We evaluated the reproductive contribution of stocked Largemouth Bass Micropterus salmoides relative to resident populations. The reproductive contribution of stocked fish was determined using the MDH-B2* allele as a genetic tag for fingerlings stocked into five study lakes. We first determined the relative survival of stocked fish by calculating the proportion of adults (which were clipped at stocking) in the population and compared it with initial survival the first fall after stocking. Stocked fish relative survival to adulthood varied among the five study lakes and was lower than initial survival after stocking. Once these stocked fish were mature, it was possible to assess their reproductive contribution to each population by comparing the prestocking frequencies of the MDH-B2* allele with poststocking frequencies. Reproductive contribution of stocked fish was high in small lakes but relatively low in larger ones. Neither adult Largemouth Bass density nor prey density affected reproductive contribution of stocked fish. Based on the proportion of stocked adults in the populations, reproductive contribution of stocked fish was similar to that of wild fish. Our results indicate that reproductive contribution of stocked fish will depend on survival of stocked fish to maturity. The influence of stocked fish will likely persist in successive generations, and potential genetic effects on wild populations of Largemouth Bass should be taken into account when making stocking decisions.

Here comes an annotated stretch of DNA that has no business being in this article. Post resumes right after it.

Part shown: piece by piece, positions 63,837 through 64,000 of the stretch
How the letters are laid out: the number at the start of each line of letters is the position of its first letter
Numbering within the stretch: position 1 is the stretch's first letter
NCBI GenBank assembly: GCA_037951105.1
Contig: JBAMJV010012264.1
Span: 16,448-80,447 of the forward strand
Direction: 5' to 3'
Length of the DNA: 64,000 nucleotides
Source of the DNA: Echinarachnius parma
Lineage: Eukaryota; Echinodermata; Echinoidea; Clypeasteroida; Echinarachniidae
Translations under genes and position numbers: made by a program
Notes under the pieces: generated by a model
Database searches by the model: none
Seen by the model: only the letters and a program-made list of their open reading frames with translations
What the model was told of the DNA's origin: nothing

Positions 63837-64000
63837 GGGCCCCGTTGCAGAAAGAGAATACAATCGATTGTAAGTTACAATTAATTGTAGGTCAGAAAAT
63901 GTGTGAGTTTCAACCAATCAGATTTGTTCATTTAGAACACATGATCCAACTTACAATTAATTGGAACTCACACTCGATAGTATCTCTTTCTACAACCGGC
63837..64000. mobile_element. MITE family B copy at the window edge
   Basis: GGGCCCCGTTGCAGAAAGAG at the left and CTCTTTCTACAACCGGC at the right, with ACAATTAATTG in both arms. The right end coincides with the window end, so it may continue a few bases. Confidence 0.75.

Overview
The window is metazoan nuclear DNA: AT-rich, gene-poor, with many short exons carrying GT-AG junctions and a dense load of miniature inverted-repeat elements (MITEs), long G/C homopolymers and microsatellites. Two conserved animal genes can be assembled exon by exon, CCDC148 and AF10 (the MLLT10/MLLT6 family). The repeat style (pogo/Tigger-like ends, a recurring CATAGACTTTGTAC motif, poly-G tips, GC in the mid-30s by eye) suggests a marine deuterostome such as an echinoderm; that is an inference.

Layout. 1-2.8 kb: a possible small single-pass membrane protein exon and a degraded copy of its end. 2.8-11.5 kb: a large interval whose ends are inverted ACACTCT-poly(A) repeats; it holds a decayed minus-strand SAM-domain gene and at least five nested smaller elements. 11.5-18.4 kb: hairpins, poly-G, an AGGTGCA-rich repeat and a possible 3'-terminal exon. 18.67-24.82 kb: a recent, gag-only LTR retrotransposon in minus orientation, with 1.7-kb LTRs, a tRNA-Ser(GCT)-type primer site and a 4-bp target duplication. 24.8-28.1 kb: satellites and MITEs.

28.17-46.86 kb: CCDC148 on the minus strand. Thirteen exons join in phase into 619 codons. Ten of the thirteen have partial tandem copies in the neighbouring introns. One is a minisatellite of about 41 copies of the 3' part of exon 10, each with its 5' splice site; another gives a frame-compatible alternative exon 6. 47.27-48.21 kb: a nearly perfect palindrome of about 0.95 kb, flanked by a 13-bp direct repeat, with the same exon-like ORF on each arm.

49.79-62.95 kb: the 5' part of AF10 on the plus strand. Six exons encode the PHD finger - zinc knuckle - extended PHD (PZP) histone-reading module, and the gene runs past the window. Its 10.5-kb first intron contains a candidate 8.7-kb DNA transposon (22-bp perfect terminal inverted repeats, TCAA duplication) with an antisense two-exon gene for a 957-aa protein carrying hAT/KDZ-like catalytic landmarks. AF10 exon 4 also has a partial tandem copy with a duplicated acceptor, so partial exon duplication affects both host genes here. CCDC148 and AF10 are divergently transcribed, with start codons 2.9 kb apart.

ASJC Scopus subject areas
- Ecology, Evolution, Behavior and Systematics
- Aquatic Science